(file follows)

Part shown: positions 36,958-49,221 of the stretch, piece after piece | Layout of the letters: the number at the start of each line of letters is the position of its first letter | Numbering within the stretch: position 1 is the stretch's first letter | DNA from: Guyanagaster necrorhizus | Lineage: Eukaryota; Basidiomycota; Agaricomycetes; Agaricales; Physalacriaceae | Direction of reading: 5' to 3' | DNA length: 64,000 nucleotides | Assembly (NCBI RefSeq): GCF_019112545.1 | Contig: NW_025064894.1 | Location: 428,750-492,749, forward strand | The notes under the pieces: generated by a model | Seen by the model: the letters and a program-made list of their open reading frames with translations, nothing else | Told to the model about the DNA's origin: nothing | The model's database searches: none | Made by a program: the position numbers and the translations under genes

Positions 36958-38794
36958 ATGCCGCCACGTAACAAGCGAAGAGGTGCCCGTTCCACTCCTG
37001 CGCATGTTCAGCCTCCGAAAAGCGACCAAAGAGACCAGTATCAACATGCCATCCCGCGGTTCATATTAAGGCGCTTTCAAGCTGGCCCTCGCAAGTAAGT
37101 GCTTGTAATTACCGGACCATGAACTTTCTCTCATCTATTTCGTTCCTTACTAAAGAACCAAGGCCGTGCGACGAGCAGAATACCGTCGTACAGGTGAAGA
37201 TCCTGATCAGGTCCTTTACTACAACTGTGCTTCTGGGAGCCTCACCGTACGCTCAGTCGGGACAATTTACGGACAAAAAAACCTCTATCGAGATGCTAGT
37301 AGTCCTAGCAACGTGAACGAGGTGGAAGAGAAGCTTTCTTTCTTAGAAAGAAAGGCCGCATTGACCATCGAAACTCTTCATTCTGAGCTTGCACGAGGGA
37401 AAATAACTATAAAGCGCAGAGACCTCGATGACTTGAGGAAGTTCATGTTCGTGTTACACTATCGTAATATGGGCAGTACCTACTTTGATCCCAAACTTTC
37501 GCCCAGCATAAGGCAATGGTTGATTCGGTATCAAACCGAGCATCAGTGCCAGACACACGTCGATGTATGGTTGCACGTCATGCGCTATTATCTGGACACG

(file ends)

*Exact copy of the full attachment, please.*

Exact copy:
Part shown: positions 36,958-49,221 of the stretch, piece after piece | Layout of the letters: the number at the start of each line of letters is the position of its first letter | Numbering within the stretch: position 1 is the stretch's first letter | DNA from: Guyanagaster necrorhizus | Lineage: Eukaryota; Basidiomycota; Agaricomycetes; Agaricales; Physalacriaceae | Direction of reading: 5' to 3' | DNA length: 64,000 nucleotides | Assembly (NCBI RefSeq): GCF_019112545.1 | Contig: NW_025064894.1 | Location: 428,750-492,749, forward strand | The notes under the pieces: generated by a model | Seen by the model: the letters and a program-made list of their open reading frames with translations, nothing else | Told to the model about the DNA's origin: nothing | The model's database searches: none | Made by a program: the position numbers and the translations under genes

Positions 36958-38794
36958 ATGCCGCCACGTAACAAGCGAAGAGGTGCCCGTTCCACTCCTG
37001 CGCATGTTCAGCCTCCGAAAAGCGACCAAAGAGACCAGTATCAACATGCCATCCCGCGGTTCATATTAAGGCGCTTTCAAGCTGGCCCTCGCAAGTAAGT
37101 GCTTGTAATTACCGGACCATGAACTTTCTCTCATCTATTTCGTTCCTTACTAAAGAACCAAGGCCGTGCGACGAGCAGAATACCGTCGTACAGGTGAAGA
37201 TCCTGATCAGGTCCTTTACTACAACTGTGCTTCTGGGAGCCTCACCGTACGCTCAGTCGGGACAATTTACGGACAAAAAAACCTCTATCGAGATGCTAGT
37301 AGTCCTAGCAACGTGAACGAGGTGGAAGAGAAGCTTTCTTTCTTAGAAAGAAAGGCCGCATTGACCATCGAAACTCTTCATTCTGAGCTTGCACGAGGGA
37401 AAATAACTATAAAGCGCAGAGACCTCGATGACTTGAGGAAGTTCATGTTCGTGTTACACTATCGTAATATGGGCAGTACCTACTTTGATCCCAAACTTTC
37501 GCCCAGCATAAGGCAATGGTTGATTCGGTATCAAACCGAGCATCAGTGCCAGACACACGTCGATGTATGGTTGCACGTCATGCGCTATTATCTGGACACG